During his “ideal last lecture,” Golden Apple Award recipient Mark Conger discussed the importance of empowering students, the societal ownership of humans’ greatest achievements, and how death does not erase one from the plane of human existence.

Conger, a lecturer in the LSA Comprehensive Studies Program, was honored Monday with the 29th annual Golden Apple Award, which annually recognizes one University of Michigan faculty member for outstanding teaching. The award is the only student-selected teaching recognition on campus.

Conger teaches calculus to students through the Douglass Houghton Scholars Program, a small learning community for freshmen who plan to major in math or science and take two semesters of calculus in their first year.

Golden Apple recipients are charged each year with giving a lecture as if it’s their last, a tradition inspired by Rabbi Eliser Ben Hyrkanos, who said, “Get your life in order one day before you die.”

Photo of Mark Conger holding a saw
Golden Apple Award recipient Mark Conger displays a saw that was a gift from his father, who taught him to use it and other tools, as well as why it is meaningful to make something rather than just own something. (Photo by Austin Thomason, Michigan Photography)

Conger wove an interactive math problem throughout his lecture that centered on the concept of infinity, calling on audience members to answer various aspects of the problem.

He also used several personal stories and inspirational quotes to convey life lessons, and recounted his 17-year effort to earn his Ph.D. That journey included initially leaving his math graduate program in the 1990s, pursuing a career in computer programming, and eventually returning to the classroom.

“My point is the straight-ahead path, the normal beat of the drum, does not work for everyone,” Conger said. “I talk to a lot of students these days who feel their education seems like a series of hoops to jump through. I’m always delighted when they realize that it’s much more than that and they find other things to do.”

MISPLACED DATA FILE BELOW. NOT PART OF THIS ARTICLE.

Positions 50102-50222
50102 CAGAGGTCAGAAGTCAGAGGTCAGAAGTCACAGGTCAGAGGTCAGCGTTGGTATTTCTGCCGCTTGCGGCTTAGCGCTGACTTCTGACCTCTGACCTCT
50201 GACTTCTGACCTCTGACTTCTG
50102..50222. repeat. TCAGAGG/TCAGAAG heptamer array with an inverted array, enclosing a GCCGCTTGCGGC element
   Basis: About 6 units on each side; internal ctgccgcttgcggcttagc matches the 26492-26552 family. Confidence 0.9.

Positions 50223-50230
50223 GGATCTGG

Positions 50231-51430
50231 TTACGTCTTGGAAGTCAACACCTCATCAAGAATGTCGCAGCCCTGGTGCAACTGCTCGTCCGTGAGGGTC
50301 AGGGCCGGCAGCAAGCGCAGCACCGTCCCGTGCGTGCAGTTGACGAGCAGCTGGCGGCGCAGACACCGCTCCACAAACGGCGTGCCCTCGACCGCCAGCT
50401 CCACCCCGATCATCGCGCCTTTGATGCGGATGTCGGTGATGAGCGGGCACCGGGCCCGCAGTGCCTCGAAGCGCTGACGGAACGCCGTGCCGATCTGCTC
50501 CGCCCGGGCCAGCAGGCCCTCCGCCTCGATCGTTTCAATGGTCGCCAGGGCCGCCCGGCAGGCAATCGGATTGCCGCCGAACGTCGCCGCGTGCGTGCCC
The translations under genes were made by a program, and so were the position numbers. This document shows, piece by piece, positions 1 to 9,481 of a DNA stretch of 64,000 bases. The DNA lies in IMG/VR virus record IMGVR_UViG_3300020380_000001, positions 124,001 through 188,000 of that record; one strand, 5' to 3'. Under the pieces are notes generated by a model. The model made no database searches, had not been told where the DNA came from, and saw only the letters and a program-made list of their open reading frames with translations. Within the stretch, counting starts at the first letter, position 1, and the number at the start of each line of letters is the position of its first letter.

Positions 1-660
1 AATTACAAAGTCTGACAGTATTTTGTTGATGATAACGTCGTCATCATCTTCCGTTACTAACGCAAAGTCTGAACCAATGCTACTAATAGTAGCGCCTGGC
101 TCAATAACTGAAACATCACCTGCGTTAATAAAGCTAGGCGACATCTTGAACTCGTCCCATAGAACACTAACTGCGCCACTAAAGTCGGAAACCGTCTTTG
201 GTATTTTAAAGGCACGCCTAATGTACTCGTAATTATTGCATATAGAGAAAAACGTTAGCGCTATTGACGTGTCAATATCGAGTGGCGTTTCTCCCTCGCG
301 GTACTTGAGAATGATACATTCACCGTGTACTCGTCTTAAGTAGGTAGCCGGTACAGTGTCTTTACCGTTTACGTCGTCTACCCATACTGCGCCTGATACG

In another story, Conger said that, as a teacher, he always sympathizes with struggling students.

“Teachers neglect the feelings of students at our peril,” he said. “Any teaching strategy fails unless the students feel empowered and engaged.”

Toward the end of his lecture, Conger explored concepts of death and the nature of human existence. He said he believed people throughout history have thought the end of the world was near because the idea that human beings are blips in the continuous lifetime of the world is more frightening.

To confront this existential crisis, people can deploy a variety of solutions, including living on through their children, believing in an afterlife or reincarnation, or joining a project that is bigger than themselves.

Conger proposed a different approach to this existential question, using points on a PowerPoint slide to symbolize all the people sharing that moment in time, as well as the people who came before them and those who will come after.

“This is the wall of the cosmos — everything that is, everyone that was, and everyone that will be,” he said.

“This perspective doesn’t solve the problem of how to deal with death. Each of us has to find our own way. But it can say this to each of you: You are not alone in the cosmos, and death does not erase you from the cosmos.

“No one can take this wall down and misplace it and no matter how many layers of people or paint are on top of you, you’re still there. Our lives are finite but they are permanent.”